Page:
Cooling Capacity refers to the amount of cooling that a central air conditioner (or a heat pump in cooling mode) can provide. It is most commonly measured as the number of BTUs per hour of heat that the unit can remove from the air. (A BTU or British Thermal Unit) is the amount of heat required to raise 1 pound of water by 1° Fahrenheit.
You may also see cooling capacity rated in tonnage. For example, a contractor may talk about a "3-ton air conditioner". This does not refer to the weight of the air conditioner, but to its cooling capacity.
The term "ton" refers to the approximate amount of cooling power that a ton of ice would provide if it melted over a 24-hour period. One ton is equal to 12,000 BTUh.
Typical residential heat pumps and central air conditioners have a cooling capacity that ranges from about 24,000 - 60,000 BTUs, or 2 - 5 tons.
Performing a Load Calculation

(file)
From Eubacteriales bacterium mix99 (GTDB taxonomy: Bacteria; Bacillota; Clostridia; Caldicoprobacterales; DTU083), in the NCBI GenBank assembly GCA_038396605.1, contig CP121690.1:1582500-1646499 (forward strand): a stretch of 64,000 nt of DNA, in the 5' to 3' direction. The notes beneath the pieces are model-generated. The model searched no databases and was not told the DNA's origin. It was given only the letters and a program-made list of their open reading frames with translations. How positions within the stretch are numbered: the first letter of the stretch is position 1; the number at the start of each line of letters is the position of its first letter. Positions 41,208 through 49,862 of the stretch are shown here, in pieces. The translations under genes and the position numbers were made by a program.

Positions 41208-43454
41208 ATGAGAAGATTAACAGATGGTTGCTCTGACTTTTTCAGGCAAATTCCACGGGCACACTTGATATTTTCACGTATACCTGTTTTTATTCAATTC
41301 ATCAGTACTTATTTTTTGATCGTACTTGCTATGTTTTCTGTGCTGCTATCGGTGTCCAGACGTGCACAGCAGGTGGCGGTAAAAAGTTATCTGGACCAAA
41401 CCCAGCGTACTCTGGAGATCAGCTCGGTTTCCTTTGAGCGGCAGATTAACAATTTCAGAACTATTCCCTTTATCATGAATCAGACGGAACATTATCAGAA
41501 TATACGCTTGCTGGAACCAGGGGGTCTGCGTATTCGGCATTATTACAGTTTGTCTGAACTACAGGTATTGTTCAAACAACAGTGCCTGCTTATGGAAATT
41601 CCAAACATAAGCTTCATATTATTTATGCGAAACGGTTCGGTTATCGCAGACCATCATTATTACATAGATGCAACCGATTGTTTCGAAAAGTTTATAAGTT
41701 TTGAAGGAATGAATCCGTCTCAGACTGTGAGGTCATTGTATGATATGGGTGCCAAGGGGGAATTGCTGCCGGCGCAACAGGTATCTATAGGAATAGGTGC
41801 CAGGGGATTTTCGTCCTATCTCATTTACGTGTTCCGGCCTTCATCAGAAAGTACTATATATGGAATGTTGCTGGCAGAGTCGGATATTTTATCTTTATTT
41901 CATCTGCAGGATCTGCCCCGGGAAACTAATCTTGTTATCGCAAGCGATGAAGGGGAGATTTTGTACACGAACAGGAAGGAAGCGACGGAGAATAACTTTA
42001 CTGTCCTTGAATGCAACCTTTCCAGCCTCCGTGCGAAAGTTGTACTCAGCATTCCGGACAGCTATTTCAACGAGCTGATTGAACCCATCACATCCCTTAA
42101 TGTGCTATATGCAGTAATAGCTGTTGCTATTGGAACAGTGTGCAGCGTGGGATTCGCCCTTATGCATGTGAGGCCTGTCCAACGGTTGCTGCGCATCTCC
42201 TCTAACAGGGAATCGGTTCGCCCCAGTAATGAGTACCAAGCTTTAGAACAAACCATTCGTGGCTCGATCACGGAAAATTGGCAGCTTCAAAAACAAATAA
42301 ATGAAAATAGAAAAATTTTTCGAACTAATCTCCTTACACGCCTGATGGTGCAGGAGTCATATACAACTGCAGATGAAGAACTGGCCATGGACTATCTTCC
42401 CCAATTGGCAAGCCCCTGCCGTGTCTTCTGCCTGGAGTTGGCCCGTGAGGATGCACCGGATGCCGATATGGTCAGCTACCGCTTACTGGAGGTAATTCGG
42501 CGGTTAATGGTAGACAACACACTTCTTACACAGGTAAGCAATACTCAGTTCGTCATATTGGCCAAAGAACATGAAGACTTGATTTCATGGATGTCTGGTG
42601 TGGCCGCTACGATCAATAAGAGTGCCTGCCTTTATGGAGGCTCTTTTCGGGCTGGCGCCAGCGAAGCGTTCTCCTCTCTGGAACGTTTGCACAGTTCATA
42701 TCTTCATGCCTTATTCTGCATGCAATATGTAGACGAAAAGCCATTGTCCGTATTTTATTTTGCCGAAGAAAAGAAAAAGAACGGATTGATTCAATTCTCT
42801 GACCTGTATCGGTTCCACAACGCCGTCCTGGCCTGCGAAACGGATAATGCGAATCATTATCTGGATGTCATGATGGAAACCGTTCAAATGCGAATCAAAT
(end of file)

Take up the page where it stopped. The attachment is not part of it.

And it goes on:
The only accurate way to determine the cooling capacity that you will need in a residential or non-residential air conditioner is to have a heating and cooling contractor perform a load calculation. This is also referred to as "sizing" your air conditioner or heat pump.
A load calculation takes into account many factors, including:
- the size of the building
- the amount of insulation
- the number of windows, and the direction in which they face
- the amount of shade
Why is a Load Calculation Important?
An air conditioner whose capacity is too small will not adequately cool your residence or building. If the capacity is too large, it will cycle on and off too often, decreasing efficiency and increasing your electric bill. In addition, it will not maintain proper humidity levels, resulting in a less comfortable environment.